is scheduled to be released on Wednesday, July 1, 2015, at 10:00 a.m. (EDT).
The Regional and State Employment and Unemployment news release for June 2015
is scheduled to be released on Tuesday, July 21, 2015, at 10:00 a.m. (EDT).



Table A.  States with unemployment rates significantly different
from that of the U.S., May 2015, seasonally adjusted
--------------------------------------------------------------
                State                |          Rate(p)
--------------------------------------------------------------
United States (1) ...................|           5.5
                                     |
Alaska ..............................|           6.8
California ..........................|           6.4
Colorado ............................|           4.3
Delaware ............................|           4.6
District of Columbia ................|           7.3
Georgia .............................|           6.3
Hawaii ..............................|           4.1
Idaho ...............................|           3.9
Iowa ................................|           3.8
Kansas ..............................|           4.4
                                     |
Louisiana ...........................|           6.6
Maine ...............................|           4.7
Massachusetts .......................|           4.6
Minnesota ...........................|           3.8
Mississippi .........................|           6.7
Montana .............................|           3.9
Nebraska ............................|           2.6
Nevada ..............................|           7.0
New Hampshire .......................|           3.8
New Jersey ..........................|           6.5
                                     |
New Mexico ..........................|           6.2
North Dakota ........................|           3.1
Oklahoma ............................|           4.3
South Carolina ......................|           6.8
South Dakota ........................|           3.8
Texas ...............................|           4.3
Utah ................................|           3.5
Vermont .............................|           3.6
Virginia ............................|           4.9
West Virginia .......................|           7.2
Wisconsin ...........................|           4.6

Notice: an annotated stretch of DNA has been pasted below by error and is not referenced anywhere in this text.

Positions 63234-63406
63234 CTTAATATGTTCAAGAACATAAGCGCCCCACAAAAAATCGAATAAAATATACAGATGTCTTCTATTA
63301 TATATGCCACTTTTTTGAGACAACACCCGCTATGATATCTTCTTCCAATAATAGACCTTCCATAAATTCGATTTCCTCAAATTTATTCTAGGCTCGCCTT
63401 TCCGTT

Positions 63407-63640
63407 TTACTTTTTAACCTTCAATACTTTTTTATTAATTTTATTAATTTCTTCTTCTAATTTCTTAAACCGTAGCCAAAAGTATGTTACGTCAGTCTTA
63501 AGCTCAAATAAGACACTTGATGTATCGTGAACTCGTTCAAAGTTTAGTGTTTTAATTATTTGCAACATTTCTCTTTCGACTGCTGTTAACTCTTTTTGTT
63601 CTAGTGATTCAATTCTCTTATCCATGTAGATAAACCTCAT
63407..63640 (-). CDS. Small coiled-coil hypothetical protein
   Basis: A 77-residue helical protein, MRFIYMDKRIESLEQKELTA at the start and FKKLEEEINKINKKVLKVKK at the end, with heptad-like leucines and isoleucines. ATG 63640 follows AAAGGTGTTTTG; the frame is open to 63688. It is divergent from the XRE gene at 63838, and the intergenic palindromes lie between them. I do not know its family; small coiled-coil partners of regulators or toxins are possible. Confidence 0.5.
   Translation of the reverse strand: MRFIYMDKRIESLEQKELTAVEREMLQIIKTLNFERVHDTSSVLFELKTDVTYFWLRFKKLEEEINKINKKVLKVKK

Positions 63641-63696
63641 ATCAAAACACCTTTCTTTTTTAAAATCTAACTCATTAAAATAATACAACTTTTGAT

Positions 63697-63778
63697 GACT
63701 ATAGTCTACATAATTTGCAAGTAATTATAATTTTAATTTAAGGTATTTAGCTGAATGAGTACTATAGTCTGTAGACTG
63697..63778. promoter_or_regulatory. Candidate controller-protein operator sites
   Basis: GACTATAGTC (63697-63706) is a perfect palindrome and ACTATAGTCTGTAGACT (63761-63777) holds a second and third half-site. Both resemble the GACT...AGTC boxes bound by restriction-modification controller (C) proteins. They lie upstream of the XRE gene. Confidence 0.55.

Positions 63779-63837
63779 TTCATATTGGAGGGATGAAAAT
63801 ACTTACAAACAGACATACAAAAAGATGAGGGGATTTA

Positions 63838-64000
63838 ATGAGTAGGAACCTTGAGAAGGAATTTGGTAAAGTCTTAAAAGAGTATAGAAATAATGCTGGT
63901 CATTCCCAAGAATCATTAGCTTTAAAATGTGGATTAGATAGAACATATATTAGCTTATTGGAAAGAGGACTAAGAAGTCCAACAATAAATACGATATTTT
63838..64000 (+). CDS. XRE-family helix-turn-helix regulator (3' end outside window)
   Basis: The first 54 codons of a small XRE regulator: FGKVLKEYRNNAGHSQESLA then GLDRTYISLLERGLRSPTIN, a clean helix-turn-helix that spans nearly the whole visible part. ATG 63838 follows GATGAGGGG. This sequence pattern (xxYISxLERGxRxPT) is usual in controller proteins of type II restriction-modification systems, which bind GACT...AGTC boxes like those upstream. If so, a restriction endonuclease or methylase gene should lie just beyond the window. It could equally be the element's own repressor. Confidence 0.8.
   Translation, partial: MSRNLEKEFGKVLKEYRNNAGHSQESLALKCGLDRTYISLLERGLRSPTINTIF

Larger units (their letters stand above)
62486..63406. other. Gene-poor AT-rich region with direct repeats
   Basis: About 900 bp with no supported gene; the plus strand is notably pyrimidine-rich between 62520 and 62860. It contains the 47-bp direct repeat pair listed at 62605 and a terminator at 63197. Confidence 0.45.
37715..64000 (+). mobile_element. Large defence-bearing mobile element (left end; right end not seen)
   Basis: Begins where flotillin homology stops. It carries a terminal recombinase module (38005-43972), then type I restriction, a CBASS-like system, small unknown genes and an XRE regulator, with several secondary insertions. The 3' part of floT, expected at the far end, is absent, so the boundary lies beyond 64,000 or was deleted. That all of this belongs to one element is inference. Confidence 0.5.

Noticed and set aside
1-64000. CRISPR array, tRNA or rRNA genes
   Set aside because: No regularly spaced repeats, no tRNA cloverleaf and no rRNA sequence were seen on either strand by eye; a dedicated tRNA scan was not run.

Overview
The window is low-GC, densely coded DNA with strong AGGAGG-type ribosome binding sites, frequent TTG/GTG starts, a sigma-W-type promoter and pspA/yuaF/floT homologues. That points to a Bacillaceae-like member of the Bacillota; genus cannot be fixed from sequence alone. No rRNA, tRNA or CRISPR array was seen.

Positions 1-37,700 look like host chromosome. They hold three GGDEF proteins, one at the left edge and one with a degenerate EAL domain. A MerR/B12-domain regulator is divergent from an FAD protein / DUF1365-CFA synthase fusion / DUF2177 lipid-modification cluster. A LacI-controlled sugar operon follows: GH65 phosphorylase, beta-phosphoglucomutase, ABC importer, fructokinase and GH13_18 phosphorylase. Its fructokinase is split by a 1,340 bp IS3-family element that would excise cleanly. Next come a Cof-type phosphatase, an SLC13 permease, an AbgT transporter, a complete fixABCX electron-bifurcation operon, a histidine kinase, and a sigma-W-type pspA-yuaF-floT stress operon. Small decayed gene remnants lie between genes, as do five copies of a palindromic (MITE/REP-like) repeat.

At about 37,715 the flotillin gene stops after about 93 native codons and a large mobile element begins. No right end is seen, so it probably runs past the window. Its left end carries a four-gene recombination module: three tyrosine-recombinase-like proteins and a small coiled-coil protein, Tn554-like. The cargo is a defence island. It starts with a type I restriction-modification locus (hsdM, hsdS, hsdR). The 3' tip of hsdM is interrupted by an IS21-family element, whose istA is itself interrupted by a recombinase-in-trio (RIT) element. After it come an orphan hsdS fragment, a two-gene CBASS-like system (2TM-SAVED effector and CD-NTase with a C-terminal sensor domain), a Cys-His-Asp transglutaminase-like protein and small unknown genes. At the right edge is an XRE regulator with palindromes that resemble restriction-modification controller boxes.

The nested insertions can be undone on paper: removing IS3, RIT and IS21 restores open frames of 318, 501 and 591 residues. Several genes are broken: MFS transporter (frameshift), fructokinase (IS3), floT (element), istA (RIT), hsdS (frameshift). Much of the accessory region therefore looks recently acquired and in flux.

Wyoming .............................|           4.1
--------------------------------------------------------------
   1 Data are not preliminary.
   p = preliminary.


Table B.  States with statistically significant unemployment rate changes
from May 2014 to May 2015, seasonally adjusted
-------------------------------------------------------------------------
                                |          Rate         |
                                |-----------|-----------|  Over-the-year
             State              |    May    |    May    |    change(p)
                                |    2014   |  2015(p)  |
-------------------------------------------------------------------------
Arizona ........................|     6.9   |     5.8   |      -1.1
California .....................|     7.6   |     6.4   |      -1.2
Colorado .......................|     5.2   |     4.3   |       -.9
Delaware .......................|     5.9   |     4.6   |      -1.3
Georgia ........................|     7.3   |     6.3   |      -1.0
Idaho ..........................|     4.9   |     3.9   |      -1.0
Illinois .......................|     7.1   |     6.0   |      -1.1
Iowa ...........................|     4.4   |     3.8   |       -.6
Kentucky .......................|     6.7   |     5.1   |      -1.6
Maine ..........................|     5.7   |     4.7   |      -1.0
                                |           |           |
Maryland .......................|     5.8   |     5.3   |       -.5
Massachusetts ..................|     5.8   |     4.6   |      -1.2
Michigan .......................|     7.3   |     5.5   |      -1.8
Montana ........................|     4.7   |     3.9   |       -.8
Nebraska .......................|     3.4   |     2.6   |       -.8
Nevada .........................|     7.9   |     7.0   |       -.9
New Hampshire ..................|     4.4   |     3.8   |       -.6
New York .......................|     6.4   |     5.7   |       -.7
North Dakota ...................|     2.7   |     3.1   |        .4
Oregon .........................|     7.0   |     5.3   |      -1.7
                                |           |           |
Rhode Island ...................|     7.9   |     5.9   |      -2.0
Texas ..........................|     5.1   |     4.3   |       -.8
Vermont ........................|     4.0   |     3.6   |       -.4
Washington .....................|     6.2   |     5.4   |       -.8
Wisconsin ......................|     5.5   |     4.6   |       -.9
-------------------------------------------------------------------------
   p = preliminary.


Table C.  States with statistically significant employment changes from
April 2015 to May 2015, seasonally adjusted
--------------------------------------------------------------------------